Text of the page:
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November 06, 2007

Question everything

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Theodore Dalrymple considers a rash of neo-atheist publications. Much to consider as ever. I am particularly taken with his critique of a bone-brained skepticism.

The last of the atheist’s Ten Commandments ends with the following: “Question everything.” Everything? Including the need to question everything, and so on ad infinitum?

Not to belabor the point, but if I questioned whether George Washington died in 1799, I could spend a lifetime trying to prove it and find myself still, at the end of my efforts, having to make a leap, or perhaps several leaps, of faith in order to believe the rather banal fact that I had set out to prove. Metaphysics is like nature: though you throw it out with a pitchfork, yet it always returns. What is confounded here is surely the abstract right to question everything with the actual exercise of that right on all possible occasions. Anyone who did exercise his right on all possible occasions would wind up a short-lived fool.

Though their purpose is a good deal more sinister than mere philosophical fol-de-rol, there could be no more succinct condemnation of those who claim to be "just asking questions".

Here is what I would like to see: Another of Christopher Hitchens' challenge debates with this time with Dalrymple, a non-believer himself. That would be a proper argument.* The above image is Quince, Cabbage, Melon and Cucumber (1602) by Juan Sánchez Cotán. Dalrymple puts it in context, as he does some fine thoughts of Joseph Hall, late lord bishop of Exeter and of Norwich.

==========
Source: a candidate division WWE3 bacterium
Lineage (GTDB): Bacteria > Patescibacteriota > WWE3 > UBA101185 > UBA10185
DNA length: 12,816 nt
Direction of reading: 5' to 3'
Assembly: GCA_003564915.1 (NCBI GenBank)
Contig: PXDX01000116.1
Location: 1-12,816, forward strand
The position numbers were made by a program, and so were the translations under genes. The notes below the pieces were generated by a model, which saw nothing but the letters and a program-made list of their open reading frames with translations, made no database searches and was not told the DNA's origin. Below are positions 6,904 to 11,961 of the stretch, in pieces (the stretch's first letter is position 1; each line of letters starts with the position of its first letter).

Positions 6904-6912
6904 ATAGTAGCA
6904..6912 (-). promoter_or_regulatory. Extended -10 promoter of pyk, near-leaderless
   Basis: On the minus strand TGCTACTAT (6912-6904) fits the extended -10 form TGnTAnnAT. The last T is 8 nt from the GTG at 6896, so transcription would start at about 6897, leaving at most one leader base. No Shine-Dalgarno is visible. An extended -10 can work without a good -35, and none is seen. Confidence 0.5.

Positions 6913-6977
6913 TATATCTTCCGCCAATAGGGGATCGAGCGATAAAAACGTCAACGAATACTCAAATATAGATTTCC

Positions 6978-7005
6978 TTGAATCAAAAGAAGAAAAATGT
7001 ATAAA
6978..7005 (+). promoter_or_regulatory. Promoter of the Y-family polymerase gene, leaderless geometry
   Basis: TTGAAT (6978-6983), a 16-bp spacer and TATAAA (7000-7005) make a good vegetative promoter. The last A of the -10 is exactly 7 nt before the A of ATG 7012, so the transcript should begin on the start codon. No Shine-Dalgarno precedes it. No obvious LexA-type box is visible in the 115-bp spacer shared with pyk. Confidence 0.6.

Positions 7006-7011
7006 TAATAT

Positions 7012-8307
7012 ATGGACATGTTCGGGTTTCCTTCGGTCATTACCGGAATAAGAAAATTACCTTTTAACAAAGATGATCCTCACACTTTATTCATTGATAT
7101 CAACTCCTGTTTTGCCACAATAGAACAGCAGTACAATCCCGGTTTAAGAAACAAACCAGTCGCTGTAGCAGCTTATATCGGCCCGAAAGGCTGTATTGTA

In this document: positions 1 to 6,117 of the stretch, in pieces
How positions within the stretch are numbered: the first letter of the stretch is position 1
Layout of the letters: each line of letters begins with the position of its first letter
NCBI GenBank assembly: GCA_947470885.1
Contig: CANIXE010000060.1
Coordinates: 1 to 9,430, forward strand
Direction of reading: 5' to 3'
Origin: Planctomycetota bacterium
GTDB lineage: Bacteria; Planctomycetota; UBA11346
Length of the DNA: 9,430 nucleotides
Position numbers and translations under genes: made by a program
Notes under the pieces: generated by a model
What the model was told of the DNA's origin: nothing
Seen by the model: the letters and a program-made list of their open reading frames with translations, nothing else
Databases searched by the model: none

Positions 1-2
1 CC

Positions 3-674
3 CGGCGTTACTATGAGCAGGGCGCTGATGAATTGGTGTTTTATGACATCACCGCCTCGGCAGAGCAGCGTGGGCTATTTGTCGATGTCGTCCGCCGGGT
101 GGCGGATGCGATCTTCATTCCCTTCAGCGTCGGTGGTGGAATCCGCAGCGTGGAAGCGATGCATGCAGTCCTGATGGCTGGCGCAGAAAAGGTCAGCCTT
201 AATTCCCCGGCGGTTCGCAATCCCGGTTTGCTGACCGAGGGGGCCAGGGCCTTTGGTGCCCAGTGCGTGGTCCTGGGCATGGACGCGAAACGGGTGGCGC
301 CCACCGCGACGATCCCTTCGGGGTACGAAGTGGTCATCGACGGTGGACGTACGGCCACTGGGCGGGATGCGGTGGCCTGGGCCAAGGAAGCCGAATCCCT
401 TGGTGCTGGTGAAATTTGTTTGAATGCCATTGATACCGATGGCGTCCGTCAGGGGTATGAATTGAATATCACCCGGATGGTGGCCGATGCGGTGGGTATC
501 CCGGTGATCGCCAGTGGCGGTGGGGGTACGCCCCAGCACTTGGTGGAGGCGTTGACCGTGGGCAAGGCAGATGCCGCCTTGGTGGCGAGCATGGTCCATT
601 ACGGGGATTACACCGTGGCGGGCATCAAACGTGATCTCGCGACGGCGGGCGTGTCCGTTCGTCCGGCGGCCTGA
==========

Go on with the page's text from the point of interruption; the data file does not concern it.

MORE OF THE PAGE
* As opposed to the usual death-match with half-wits. For example, Dinesh D’Souza & Christopher Hitchens debated “Is Christianity the Problem?” Hitchens has a high opinion of him, one I do not believe is merited given the secondary school debating club rhetoric D'Souza brings to the fight. I will put up with a law of physics being confused with a moral law when I am watching Event Horizon, not in matters of public policy.

Posted by Ghost of a flea at November 6, 2007 06:57 AM

Comments

That would be an argument I'd like front row seats for. One might say TD is advocating taking things on faith, but I suppose faith has nothing to do with whether or not something happened on a given day (although things do get complicated with that whole calendar shift).

Posted by: cm [TypeKey Profile Page] at November 6, 2007 08:33 AM

He is certainly arguing against a pointless or disrespectful skepticism. I think he pushes his argument against the Hitch a bit far on both those scores but not, I think, against Dawkins. It is an argument which holds true all the more so against the Gamma level relativism that has taken hold in the universities and, I would argue, the aesthetic and intellectual quagmire of criticism and the arts since the 1940s. Stupidity and Ugliness are our new gods, to be worshiped with braying laughter and the rule of the mob.

Posted by: Ghost of a flea [TypeKey Profile Page] at November 6, 2007 08:47 AM